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Politics, public opinion permeate Moore suspension

Roy Moore is surrounded by supporters and media after leaving the Alabama Judicial Building in Montgomery, Ala., on Thursday October 27, 2016 as the lottery is held to pick the judges who will hear his appeal.

By Bill Britt
Alabama Political Reporter

If there was any question that the removal of Alabama Supreme Court Chief Justice Roy Moore was politically motivated, the ruling by the Special Supreme Court’s 45-minutes before his press conference last Wednesday should remove all doubt.

Mere minutes before Moore’s press conference where he intended to shame the Special Supreme Court for not deciding his case in a timely fashion, the Court blindsided the Chief Justice by upholding his suspension.

In January, the Special Supreme Court, comprised of retired judges, received the briefs in Moore’s case. All the judges needed to do was read them and rule. Are we to believe this court of retired judges just happened to release its findings 45-minutes before Moore was to hold a press conference? Or is this yet another example of “Welcome to Montgomery: The Heart of Corruption” where there are few coincidences and one man’s plan is another man’s plot?

Whether you love Moore or loathe him, the lingering questions surrounding his removal are greater than the man himself or popular opinion. The real issue here is justice and how a flawed system of judicial review has forever recast the people’s right to know how judges are removed from the bench in the State of Alabama.

These secret proceedings that removed Moore from office for life have undermined the state’s constitution requiring a honest and transparent hearing of facts that is open for public review. In this case Moore has been denied equal protection, the same offense his detractors accused him of trying to do to same-sex couples.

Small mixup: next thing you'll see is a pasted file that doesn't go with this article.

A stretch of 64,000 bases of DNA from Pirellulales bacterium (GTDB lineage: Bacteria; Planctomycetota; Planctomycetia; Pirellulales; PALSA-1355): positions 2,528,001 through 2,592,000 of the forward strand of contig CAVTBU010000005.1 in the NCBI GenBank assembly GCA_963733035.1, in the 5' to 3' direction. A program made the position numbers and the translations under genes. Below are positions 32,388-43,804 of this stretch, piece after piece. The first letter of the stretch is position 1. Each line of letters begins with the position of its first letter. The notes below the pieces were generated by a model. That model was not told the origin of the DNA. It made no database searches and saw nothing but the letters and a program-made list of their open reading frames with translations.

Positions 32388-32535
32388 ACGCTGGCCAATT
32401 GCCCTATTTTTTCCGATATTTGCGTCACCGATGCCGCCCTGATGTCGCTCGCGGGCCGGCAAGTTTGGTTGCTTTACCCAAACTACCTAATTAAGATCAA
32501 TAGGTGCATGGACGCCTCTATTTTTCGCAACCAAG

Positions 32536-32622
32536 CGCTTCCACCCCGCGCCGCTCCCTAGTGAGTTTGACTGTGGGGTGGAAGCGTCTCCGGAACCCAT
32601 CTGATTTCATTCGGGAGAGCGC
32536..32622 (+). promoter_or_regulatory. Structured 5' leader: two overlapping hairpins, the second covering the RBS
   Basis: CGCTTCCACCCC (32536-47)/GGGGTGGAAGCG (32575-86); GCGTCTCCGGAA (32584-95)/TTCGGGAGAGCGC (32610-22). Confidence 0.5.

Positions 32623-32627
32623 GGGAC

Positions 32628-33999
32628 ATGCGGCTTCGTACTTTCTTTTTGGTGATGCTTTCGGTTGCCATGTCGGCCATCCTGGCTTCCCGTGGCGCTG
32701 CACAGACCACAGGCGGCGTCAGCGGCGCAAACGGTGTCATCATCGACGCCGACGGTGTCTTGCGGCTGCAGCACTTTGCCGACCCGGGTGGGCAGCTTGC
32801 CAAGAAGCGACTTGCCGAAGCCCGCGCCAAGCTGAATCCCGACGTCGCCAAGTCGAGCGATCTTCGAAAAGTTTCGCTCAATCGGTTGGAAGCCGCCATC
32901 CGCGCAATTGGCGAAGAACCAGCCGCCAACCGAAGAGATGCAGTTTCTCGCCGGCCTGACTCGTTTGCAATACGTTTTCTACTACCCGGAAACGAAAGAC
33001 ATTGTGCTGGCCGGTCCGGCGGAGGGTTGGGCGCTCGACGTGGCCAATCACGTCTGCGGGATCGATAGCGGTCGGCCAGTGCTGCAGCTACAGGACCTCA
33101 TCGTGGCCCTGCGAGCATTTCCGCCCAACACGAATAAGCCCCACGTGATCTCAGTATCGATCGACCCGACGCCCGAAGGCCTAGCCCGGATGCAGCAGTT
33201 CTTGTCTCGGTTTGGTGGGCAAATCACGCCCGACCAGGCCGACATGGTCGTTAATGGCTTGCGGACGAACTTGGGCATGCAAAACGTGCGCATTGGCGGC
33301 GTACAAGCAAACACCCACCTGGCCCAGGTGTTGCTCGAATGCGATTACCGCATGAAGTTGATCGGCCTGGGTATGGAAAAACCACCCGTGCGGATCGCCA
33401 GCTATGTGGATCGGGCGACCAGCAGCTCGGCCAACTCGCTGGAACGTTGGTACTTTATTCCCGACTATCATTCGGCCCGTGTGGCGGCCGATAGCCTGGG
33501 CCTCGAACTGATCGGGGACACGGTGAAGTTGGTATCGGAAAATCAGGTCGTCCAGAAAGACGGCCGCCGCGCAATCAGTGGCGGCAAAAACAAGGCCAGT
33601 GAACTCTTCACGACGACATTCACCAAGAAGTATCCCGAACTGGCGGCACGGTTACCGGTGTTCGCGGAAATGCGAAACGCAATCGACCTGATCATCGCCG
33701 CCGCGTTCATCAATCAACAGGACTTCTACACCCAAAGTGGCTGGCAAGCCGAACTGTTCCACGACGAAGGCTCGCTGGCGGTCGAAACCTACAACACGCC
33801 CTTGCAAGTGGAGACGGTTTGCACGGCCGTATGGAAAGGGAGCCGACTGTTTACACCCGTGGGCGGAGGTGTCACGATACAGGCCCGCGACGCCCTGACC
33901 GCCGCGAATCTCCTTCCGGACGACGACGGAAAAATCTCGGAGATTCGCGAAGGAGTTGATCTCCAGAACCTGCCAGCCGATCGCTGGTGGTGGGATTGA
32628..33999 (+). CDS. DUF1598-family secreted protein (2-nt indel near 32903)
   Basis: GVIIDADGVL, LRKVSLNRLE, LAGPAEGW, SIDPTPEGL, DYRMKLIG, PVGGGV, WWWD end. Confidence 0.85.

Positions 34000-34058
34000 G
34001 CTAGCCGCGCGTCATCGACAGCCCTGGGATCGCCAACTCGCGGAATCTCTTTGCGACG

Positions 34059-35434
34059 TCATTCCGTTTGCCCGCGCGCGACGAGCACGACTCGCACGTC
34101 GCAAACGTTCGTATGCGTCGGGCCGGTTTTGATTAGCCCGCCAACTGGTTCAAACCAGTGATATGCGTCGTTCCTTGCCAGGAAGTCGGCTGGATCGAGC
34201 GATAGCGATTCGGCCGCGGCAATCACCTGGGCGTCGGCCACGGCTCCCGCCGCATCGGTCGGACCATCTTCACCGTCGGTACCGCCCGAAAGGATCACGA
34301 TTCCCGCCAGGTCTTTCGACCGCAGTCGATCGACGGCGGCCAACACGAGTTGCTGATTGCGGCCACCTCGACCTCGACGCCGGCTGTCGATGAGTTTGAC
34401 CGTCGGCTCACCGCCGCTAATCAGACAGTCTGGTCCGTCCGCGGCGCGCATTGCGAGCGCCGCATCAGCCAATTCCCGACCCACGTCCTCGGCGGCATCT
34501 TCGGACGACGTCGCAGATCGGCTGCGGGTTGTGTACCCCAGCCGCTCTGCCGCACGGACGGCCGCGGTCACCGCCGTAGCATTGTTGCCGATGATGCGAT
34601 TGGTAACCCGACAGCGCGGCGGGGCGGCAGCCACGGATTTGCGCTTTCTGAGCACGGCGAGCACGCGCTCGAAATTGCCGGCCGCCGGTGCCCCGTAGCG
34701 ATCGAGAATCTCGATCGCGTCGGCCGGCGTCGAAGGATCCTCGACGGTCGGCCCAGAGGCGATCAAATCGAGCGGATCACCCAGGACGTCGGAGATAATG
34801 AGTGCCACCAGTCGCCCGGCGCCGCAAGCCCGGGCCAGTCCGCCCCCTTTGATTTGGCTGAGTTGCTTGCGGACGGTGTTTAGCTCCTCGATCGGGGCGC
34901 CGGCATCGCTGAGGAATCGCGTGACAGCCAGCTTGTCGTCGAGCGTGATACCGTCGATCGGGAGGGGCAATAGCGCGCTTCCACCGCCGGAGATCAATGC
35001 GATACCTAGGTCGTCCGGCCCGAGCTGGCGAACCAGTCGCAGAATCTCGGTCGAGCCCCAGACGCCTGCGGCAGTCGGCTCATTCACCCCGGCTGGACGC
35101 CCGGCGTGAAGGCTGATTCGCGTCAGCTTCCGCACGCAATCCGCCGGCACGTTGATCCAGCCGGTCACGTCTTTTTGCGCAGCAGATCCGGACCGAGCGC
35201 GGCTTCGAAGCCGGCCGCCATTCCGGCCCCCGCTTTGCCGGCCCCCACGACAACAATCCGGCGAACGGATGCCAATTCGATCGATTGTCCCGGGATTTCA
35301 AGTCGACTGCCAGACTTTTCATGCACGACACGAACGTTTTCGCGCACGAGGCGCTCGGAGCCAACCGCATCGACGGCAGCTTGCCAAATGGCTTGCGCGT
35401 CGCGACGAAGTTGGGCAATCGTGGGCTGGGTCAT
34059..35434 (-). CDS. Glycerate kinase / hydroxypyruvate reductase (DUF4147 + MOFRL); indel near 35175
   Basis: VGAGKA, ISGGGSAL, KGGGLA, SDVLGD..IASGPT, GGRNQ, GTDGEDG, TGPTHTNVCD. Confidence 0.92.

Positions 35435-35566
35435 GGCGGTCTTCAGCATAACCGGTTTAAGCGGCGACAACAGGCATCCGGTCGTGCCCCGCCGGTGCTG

On October 19, 2016, The Alabama Political Reporter filed a Motion to Intervene and Unseal Court Records in the Moore case. Chief Justice Moore joined in APR’s suit. Moore was the only party who could say he would be harmed by releasing the documents. But on February 3, 2017, the Special Supreme Court, in a 4-3 decision, denied the motion.

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Four out of the seven-judge panel upheld the argument made by Judicial Inquiry Commission (JIC) attorneys John L. Carroll, Rosa Davis and R. Ashby Pate: “The presumption of open court proceedings and the Chief Justice’s own consent to lifting the seal, are insufficient to overcome the Alabama Constitution’s strict confidentiality mandate that [a]ll proceedings of the [JIC] shall be confidential, except the filing of a complaint with the [COJ].”

With those few words, the JIC lawyers confirmed that, in fact, the JIC is a “Star Chamber” court beholden to no one; above the law that demands an open and transparent process. Those who defend the JIC’s actions are surly, corrupt actors, who view the law through the narrow lens of petty partisan ideology and repulsive self-interest. The statute that gives the JIC confidentiality does not apply broadly to the entire proceeding, and certainly is not applicable after the matter is adjudicated.